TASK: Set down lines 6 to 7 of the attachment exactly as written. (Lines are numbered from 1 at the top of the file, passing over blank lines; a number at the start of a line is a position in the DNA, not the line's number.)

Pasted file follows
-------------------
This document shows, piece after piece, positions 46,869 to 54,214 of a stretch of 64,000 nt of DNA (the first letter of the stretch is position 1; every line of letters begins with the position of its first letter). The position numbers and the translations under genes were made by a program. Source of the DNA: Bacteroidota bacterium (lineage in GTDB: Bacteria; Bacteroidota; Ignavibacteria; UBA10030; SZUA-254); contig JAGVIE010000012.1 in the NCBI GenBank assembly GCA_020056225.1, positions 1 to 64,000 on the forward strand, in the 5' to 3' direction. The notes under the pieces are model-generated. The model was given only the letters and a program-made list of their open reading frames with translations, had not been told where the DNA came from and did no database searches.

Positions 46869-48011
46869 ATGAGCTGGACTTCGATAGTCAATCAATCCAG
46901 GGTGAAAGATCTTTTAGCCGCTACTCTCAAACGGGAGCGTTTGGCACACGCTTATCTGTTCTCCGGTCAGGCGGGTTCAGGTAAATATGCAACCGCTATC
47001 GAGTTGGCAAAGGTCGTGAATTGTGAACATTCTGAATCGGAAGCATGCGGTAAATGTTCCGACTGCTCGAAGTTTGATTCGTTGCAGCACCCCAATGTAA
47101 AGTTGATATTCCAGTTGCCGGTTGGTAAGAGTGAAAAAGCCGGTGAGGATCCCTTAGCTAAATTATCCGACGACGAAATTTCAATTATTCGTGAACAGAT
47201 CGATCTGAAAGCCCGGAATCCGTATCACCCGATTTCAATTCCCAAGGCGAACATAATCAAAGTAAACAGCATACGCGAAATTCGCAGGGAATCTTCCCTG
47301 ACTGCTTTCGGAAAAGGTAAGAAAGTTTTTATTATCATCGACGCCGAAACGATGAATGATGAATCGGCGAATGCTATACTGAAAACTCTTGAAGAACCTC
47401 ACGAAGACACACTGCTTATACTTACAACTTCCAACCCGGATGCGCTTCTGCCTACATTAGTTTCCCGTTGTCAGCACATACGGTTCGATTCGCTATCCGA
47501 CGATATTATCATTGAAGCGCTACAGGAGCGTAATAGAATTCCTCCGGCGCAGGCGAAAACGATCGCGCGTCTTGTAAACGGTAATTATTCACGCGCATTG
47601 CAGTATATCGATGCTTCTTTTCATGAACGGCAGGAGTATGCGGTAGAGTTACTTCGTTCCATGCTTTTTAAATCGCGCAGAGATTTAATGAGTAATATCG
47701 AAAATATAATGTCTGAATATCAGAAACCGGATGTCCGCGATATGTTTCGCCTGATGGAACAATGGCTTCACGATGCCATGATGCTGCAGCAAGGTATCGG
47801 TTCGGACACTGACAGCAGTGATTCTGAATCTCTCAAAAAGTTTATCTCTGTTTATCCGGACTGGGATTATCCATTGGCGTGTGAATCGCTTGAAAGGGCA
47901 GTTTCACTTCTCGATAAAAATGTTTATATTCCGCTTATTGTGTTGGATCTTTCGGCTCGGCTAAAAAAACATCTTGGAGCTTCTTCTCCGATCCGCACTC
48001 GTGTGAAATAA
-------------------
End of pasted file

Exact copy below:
47101 AGTTGATATTCCAGTTGCCGGTTGGTAAGAGTGAAAAAGCCGGTGAGGATCCCTTAGCTAAATTATCCGACGACGAAATTTCAATTATTCGTGAACAGAT
47201 CGATCTGAAAGCCCGGAATCCGTATCACCCGATTTCAATTCCCAAGGCGAACATAATCAAAGTAAACAGCATACGCGAAATTCGCAGGGAATCTTCCCTG